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    HomeOpinionsCypriot PerspectivePluralism is an unknown concept for CyBC

    Pluralism is an unknown concept for CyBC

    Where a State decides to set up a public broadcasting system, national legislation and practice must guarantee that the system provides a pluralistic service

    By George Koumoulli

     

     

    It goes without saying that in a democracy the public should have access via television and radio to impartial and accurate information and to a series of opinions and comments reflecting the diversity of political perceptions within the country. even those who question the way in which a state is organized, provided that they do so do not harm the republic itself.

    When a state decides to create a public broadcasting system, national legislation and practice must guarantee that the system provides a pluralistic service, especially when private channels, as is the case in Cyprus, serve the interests of the deep state and are therefore inherently anti-pluralism.

    Their news is filtered and shaped according to what is in the interest of the deep state – what to display and what not to. In this context, most of the time the positions of progressive people and their unconventional (or “revolutionary”) positions on the political problems of the country are eliminated by the so-called “valid and timely information”. Therefore, pluralism, which is identical to the democratic ideal of recognizing multiple political ideas and political groups with equal rights to exist and participate in the exodus, is not guaranteed.

     

     

     

     

    Because of these concerns, the role of CyBC, the state television, is critical, because it is our only hope for pluralism. CyBC’s journalism should be objective, aiming to help the public decide for themselves on an event, providing only the facts and then leaving the audience to interpret them on their own.

    It is with sadness that we note that over time CyBC has been an opponent of pluralism. Under Makarios, CyBC never called anyone who criticized Makarios’ policy. For Kyprianou, Tassos Papadopoulos, during his opposition to the Kyprianou, proclaimed that the acronym “CyBC” was in fact a “Kyprianou Radio Foundation”.

    It seems that the root of the evil is the fact that cyBC’s board of directors is appointed by the government in question and the members of the board of directors pay all their forces to protect it from any criticism. CyBC’s history is interspersed with many examples of anti-pluralistic slippage. The most recent one will be remembered by everyone: Fr. May it was revealed that with the instructions of a cyBC executive, the MP of EDEK Kostis Efstathiou was “cut” from the meridian TV show “From day to day”.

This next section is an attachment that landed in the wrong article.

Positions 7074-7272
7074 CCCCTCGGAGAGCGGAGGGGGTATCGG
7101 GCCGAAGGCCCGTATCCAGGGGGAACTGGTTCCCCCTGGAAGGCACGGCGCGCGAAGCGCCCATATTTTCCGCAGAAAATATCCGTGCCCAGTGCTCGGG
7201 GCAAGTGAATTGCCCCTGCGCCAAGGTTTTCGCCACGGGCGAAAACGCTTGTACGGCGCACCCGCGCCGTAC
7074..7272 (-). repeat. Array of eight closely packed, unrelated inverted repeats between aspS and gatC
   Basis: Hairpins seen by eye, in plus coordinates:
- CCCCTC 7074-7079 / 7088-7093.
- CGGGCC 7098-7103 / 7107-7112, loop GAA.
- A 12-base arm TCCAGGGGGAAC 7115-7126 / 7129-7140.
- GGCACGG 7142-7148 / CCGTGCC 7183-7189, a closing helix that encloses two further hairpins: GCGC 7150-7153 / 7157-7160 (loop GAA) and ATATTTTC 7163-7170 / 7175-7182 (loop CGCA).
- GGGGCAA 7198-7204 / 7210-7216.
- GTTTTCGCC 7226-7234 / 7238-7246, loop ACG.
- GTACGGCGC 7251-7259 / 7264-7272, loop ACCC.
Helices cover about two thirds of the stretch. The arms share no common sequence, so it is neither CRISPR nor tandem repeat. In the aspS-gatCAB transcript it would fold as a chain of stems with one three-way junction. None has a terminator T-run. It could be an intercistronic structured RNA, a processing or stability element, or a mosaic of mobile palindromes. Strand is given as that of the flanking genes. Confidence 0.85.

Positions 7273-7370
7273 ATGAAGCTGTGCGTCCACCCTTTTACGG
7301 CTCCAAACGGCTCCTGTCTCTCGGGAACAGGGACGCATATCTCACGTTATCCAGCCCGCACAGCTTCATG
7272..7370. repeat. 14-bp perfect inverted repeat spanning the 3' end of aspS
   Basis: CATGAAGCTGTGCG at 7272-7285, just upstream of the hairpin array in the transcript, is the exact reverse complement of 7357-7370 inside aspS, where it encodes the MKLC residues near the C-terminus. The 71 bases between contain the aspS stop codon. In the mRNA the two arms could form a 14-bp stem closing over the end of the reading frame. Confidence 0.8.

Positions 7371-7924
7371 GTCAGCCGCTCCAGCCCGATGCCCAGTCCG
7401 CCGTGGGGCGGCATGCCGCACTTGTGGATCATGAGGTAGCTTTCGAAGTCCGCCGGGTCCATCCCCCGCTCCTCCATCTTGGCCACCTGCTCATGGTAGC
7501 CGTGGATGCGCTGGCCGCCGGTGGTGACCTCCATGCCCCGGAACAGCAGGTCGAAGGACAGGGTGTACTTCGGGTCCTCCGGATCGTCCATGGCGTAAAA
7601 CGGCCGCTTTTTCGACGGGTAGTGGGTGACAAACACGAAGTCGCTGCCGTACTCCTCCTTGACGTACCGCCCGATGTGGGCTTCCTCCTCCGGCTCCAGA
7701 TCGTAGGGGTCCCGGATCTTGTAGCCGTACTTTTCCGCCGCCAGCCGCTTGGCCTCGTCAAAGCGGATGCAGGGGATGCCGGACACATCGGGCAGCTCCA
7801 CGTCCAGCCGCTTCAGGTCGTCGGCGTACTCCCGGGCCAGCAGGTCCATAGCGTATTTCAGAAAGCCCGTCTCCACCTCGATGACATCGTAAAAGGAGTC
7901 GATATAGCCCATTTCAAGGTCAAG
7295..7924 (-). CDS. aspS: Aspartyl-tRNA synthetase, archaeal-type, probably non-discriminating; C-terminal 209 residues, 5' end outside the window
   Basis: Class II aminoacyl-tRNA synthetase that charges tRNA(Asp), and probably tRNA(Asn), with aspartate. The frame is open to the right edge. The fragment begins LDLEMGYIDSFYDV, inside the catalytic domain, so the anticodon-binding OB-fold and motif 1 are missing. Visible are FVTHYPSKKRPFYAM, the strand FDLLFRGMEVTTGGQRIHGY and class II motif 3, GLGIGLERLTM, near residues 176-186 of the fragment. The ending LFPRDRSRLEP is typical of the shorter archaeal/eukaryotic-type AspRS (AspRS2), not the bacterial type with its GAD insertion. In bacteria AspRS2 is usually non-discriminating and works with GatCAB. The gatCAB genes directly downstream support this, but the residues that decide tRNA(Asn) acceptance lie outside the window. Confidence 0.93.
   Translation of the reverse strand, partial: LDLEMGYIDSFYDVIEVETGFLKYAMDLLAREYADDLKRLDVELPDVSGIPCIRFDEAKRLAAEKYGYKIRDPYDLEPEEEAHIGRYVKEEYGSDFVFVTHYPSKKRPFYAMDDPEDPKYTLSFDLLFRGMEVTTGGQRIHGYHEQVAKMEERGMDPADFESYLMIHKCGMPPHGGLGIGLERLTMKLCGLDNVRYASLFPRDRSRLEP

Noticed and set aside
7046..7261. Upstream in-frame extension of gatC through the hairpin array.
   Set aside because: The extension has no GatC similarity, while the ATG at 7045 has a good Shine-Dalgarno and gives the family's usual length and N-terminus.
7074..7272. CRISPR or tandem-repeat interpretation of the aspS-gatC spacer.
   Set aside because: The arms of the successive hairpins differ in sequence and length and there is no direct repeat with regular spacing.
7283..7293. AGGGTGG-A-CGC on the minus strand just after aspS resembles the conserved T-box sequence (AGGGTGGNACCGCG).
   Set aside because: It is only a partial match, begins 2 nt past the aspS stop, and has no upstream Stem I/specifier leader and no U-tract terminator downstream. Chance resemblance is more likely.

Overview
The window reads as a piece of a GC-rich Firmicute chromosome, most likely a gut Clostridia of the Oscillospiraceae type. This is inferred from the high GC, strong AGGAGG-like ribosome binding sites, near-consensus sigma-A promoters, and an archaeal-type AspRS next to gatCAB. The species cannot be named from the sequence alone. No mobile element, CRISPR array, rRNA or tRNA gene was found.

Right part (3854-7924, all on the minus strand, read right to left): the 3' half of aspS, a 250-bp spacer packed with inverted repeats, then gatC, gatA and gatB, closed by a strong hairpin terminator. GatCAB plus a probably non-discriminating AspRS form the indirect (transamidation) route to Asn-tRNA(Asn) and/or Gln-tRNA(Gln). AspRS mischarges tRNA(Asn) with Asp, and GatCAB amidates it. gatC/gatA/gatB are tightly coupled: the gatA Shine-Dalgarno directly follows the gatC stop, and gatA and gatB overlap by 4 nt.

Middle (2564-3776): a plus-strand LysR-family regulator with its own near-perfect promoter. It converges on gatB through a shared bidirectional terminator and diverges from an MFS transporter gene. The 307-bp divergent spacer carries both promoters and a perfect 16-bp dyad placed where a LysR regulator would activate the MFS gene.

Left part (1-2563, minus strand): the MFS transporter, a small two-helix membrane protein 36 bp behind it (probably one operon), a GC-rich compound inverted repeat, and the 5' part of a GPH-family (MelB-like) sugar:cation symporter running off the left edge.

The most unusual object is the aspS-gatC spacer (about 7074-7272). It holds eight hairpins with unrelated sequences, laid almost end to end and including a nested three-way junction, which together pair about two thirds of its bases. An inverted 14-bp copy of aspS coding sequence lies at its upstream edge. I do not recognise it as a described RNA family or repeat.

But I will dwell on a more important event that made us all ashamed. Last year, Makarios Droussiotis, one of the most notable writers of political issues, released his book “The Gang” describing the corrupt system of power in Cyprus, starring Nicos Anastasiades. And while the revelations of the book made a bang to the Cypriot public and the book turned out to be a best-seller, the private channels completely ignored it for obvious reasons.

    However, in October 2021, a journalist of CyBC, in her honor, dared to invite Mr. Droussiotis to her show “With your Voice”. It was to be expected that the main theme of this interview would revolve around the book “The Gang.” In the end, however, Mr. Droussiotis’ appearance at CyBC was canceled. The journalist who invited him to CyBC projected the hilarious excuse that this was done “due to the absence of the producer of the show abroad”, while CyBC the Siberian excuse that Droussiotis’ hospitality was “completely alien to the spectrum of the subject matter of this particular show”.

    Two conflicting excuses confirm that there was an intervention from above to cancel the show. The message was clear: any journalist or political analyst who harshly criticizes the government is persona non grata at CyBC.

    CyBC’s lack of pluralism is not only manifested by interventions to frustrate the projection of unconventional ideas, political or political analysts. It also manifests itself in the a priori exclusion of minority views. For example, almost daily we hear from CyBC radio a theologian or “elder” who preaches how infallible Orthodoxy is.

     

     

     

    But CyBC will never invite, for example, a representative of Jehovah’s Witnesses or a homosexual or an atheist to hear from the public exactly what they stand for or their problems. Especially the atheists/agnostics who are estimated to make up at least 20% of the population.

    I wonder: if the two greatest philosophers of the 20th century, Bertrand Russel and Jean-Paul Sartre, lived in Cyprus, would CyBC exclude them from all its broadcasts because they were atheists? However, the elders or “saints” from a monastery or mountain with their picturesque prophecies, appear as distinguished guests in the programs of CyBC.

    It has been said a great deal that CyBC should be upgraded to BBC standards. That’s right! But, no matter how much regulation we have, if our culture is opposed to pluralism, we will never reach the BBC. The problem stems from education. While the ministers of education have Grivas as their idol and espouse the values of ELAM, what kind of democracy will they irrigate?

     

     

     

    *Opinions expressed in this article are the author’s own and do not necessarily reflect the editorial policy of CypriumNews.

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